"Don spent a lifetime doing what he loved," Hal Steinbrenner, the Yankees' managing general partner, said in a statement. "He was an original -- a passionate, old-school, one-of-a-kind baseball man who contributed to a memorable era in Yankees history. The baseball community will certainly feel this loss. On behalf of our organization, we offer our deepest condolences to his wife, Soot, their two children and four grandchildren."

A baseball lifer, Zimmer had the best parts of Stengel, Will Rogers, John Madden, Hawkeye Pierce and everybody's tickle-me grandpa. And all the while he was a serious baseball man, wearing the caps -- extra-large, of course -- of 18 franchises, 13 in the big leagues, and one army helmet in his six decades in the game.

Mostly, Donald William Zimmer was a delightful sort who defied comparison and became too renowned in later life to remain what he had been as a player, an everyman. He produced a long, memorable resume in the game he loved, though he was neither an accomplished player nor a manager of great success. He was merely Zim.

In 12 seasons and 3,283 at-bats with the Dodgers, Mets and four other teams, Zimmer produced a .235 batting average, 91 home runs and 352 RBIs. He was a one-time All-Star, with the Cubs in 1961, and participated -- barely -- in the two World Series with the Dodgers, in Brooklyn in 1955 and in Los Angeles in '59. The teams Zimmer managed -- the Padres, Red Sox, Rangers, Cubs, and on an interim basis, the Yankees of 1999 -- produced a composite .509 winning percentage in 1,780 games and one first-place finish in 14 seasons. Interspersed with his seasons as a manager were 26 years of coaching that began with Expos in 1971, took him to Denver, San Diego, San Francisco, Boston, the North Side of Chicago, the Bronx and ended in 2006 in Tampa Bay.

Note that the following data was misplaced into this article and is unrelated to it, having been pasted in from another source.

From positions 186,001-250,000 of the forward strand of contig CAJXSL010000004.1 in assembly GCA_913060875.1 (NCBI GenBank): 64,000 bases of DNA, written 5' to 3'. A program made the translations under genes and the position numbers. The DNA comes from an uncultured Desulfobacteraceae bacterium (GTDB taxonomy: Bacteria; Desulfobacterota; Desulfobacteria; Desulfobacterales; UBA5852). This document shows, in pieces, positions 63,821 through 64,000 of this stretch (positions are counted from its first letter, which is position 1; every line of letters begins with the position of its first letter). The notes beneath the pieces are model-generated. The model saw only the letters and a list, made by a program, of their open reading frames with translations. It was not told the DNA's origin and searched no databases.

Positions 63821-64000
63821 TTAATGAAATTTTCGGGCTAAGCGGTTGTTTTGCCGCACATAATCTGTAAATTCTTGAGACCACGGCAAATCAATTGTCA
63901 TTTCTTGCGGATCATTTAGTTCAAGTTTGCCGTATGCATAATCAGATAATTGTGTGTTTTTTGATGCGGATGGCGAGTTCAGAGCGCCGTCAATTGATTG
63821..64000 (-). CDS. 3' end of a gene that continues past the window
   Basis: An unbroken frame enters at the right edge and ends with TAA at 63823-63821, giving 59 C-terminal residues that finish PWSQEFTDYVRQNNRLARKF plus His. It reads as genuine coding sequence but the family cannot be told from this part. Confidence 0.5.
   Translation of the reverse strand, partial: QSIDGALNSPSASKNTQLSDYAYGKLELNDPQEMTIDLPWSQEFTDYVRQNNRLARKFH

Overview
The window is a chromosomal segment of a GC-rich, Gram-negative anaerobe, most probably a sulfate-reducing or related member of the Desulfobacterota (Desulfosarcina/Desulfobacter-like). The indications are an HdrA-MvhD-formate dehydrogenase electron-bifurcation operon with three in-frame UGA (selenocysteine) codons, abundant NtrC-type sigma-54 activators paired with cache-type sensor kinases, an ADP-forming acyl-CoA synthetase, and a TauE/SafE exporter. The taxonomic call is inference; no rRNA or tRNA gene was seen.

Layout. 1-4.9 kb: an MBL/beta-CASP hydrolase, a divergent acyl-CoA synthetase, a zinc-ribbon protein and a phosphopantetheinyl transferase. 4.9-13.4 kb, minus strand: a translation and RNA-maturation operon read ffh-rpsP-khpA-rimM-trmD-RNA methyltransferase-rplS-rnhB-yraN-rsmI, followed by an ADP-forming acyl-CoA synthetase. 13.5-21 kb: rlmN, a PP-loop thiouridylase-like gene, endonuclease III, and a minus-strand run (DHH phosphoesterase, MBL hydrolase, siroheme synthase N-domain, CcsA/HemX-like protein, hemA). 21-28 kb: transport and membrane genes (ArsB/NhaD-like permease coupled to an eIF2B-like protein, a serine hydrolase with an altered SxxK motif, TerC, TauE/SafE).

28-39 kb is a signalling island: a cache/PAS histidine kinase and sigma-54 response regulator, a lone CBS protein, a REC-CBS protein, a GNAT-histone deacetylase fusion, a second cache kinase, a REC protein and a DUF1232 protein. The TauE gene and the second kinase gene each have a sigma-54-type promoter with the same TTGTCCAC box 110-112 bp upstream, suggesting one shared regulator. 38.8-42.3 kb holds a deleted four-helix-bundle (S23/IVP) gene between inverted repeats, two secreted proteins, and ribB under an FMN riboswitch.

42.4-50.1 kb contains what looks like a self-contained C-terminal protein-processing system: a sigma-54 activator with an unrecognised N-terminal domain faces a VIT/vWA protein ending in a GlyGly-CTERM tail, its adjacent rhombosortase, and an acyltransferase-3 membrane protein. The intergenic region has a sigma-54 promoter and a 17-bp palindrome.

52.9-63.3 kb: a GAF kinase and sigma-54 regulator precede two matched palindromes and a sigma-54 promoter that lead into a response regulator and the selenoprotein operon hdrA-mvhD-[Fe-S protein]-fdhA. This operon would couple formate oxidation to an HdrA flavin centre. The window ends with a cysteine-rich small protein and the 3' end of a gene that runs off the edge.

From the days he was the Flatbush understudy to Pee Wee Reese through his years on the flank of a man with genuine Brooklyn roots, Torre, we lost track of Zimmer only once, in 1966 when he took his career to Japan for one last go-around as a player. Otherwise, his presence almost always was noted, always seemed to matter. Now his absence is conspicuous, permanent and mourned.

* * * *

Generations of baseball fans became familiar with Zimmer. The passionates of Ebbets Field knew everything about their Dodgers heroes, and Zim played for them from the middle of 1954 through the team's final day in Brooklyn in 1957. Vin Scully introduced Zim to his transistor audience in Los Angeles in '58, Reese's final season, the year before Maury Wills took over shortstop in Chavez Ravine and Zim's most productive season -- 17 home runs and 60 RBIs in 127 games. Two years, 1960 and 1961, in Wrigley Field as the Cubs' pre-Ken Hubbs second baseman laid a foundation for Zimmer's work as a coach and manager there years later and preceded his move to the expansion Mets in '62.

Zimmer was a reliable defender who played second, third, shortstop, left and right field and even caught in 35 games late in his career. Stengel liked him, but a bad back and a 34-at-bat hitless streak that spanned 2 1/2 weeks prompted a trade that moved Zim from the Polo Grounds to his hometown, Cincinnati, in early May 1962. After a brief return to the Dodgers in '63, Zimmer played his last 299 games with the dreary expansion Senators, a period he characterized as "uglier than me."

Zimmer made his bones primarily as a manager, a role in which his friendly personality shone brightly. Zim had three high-profile managing jobs: The Red Sox from mid-1976, the year after their loss to the Reds in the World Series, through the cursed 1978 season and the Bucky Dent Game and through most of the 1980 season; the Cubs in 1989 when they reached the playoffs; and with the Yankees, albeit for 36 games in 1999, while Torre recuperated from prostate cancer.

Not that Zimmer made no mark as a player; he played a significant though minor role in the Dodgers' 1955 World Series championship. "All I did was get the hell out of the way, and we finally beat them [the Yankees]" was how he characterized his contribution. It occurred in the sixth inning of Game 7.